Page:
Another of Kamoni's jikos installed in a client's kitchen.

“This prices should not scare anyone as in the long run, what one saves in fuel consumption and costs is so great compared to the normal jiko. For instance, the firewood that I buy for sh. 5,000 here last me for more than a year when using this jiko. For the three-stone jiko, the same load will not even last three months. If you do your math properly, the jiko will be saving you more than sh. 20,000 annually on fuel, not forgetting the fact that it cooks faster, it is more efficient, healthy to use and more environmentally friendly,” says Kamoni.

Testimonials.
60 year old Mary Wanjiru is one of the beneficiaries of this new innovation. She says that since she started using this jiko, her life has never been the same again.

“I am allergic to smoke and cannot work in a smoky room. This jiko emits very little smoke and I can comfortably cook in my kitchen without worrying about my health. It also cooks very fast and saves me so much money in terms of fuel,” says Wanjiru.

Challenges.
Initially Kamoni was faced with the great task of having his invention accepted by the community since it was something new and unknown. After installing for some few people, this challenge eased and more and more people started asking for them.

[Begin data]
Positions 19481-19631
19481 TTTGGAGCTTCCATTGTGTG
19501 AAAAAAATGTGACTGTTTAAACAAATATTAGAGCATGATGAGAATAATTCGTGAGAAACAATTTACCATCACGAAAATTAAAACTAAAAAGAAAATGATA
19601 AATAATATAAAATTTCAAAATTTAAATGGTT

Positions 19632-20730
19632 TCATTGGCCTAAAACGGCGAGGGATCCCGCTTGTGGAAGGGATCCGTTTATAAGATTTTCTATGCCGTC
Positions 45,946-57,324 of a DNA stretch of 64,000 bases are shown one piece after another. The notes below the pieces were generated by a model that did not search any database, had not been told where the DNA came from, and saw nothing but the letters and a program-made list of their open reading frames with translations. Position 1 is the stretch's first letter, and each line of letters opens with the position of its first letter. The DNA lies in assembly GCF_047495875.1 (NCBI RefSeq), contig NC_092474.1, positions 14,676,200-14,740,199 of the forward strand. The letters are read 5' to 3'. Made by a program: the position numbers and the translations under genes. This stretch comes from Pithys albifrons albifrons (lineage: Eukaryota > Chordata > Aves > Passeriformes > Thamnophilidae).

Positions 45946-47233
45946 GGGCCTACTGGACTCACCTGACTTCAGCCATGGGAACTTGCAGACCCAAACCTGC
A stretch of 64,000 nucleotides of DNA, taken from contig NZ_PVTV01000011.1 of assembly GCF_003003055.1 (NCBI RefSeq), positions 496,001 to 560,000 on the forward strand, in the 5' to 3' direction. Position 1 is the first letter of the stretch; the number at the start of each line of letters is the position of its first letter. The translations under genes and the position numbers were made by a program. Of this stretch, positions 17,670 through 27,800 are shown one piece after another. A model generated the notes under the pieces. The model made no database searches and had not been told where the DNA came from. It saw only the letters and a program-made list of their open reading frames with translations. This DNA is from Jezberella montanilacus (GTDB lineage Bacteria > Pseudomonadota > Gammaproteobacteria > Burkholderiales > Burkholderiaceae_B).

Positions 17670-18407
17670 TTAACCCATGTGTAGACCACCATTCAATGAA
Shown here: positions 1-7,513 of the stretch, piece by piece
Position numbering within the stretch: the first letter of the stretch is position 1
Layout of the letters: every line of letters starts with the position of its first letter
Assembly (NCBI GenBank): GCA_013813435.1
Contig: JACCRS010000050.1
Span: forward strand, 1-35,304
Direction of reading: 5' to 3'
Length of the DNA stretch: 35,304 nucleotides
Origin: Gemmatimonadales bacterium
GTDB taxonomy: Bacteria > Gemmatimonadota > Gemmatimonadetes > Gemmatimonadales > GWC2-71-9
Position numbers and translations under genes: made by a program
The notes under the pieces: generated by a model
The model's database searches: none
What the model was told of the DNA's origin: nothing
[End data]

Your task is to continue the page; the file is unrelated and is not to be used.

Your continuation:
His major challenge include the high cost of doing business as he has to procure some of the raw materials from as far as Nyeri County. He is also financially handicapped as he is not able to grow as fast as he would like to. This has limited him to work with a very small manpower who he contracts on a casual basis whenever need arises.

Creating awareness of his products has been also hindered by the high advertisement costs that has limited him to result to the word of mouth and using social media platforms to reach his potential clients.

Achievements and Future Plans.
Kamoni prides in his venture as according to him, he has no regrets ever venturing into the kuni mbili business. His family and elderly mom depend on the proceeds he earns from selling these jikos. He has managed to put up two self-contained houses for his family and his mother on a 50 X 100ft plot of land in an area whose current market price is about sh. 2.5 million.

Currently, he has been able to contract four young men who solely depend on him for employment.
Kamoni’s vision for the next few years is expand his business and be able to guarantee more employment to the youth. He is also willing to disseminate the knowledge and skills he has acquire to as many people as possible so as to enable more people to benefit from a safe and affordable means of cooking especially in the rural setup.

He advises the young people to be more innovative and stop whining about the lack of job opportunities as there are many opportunities as we have in the number of people around us. All they need to do is to open their eyes and see the gaps in their areas to take advantage of the same.

You can reach Kamoni via Facebook account Lawrence Kamoni or call him via 0714116308.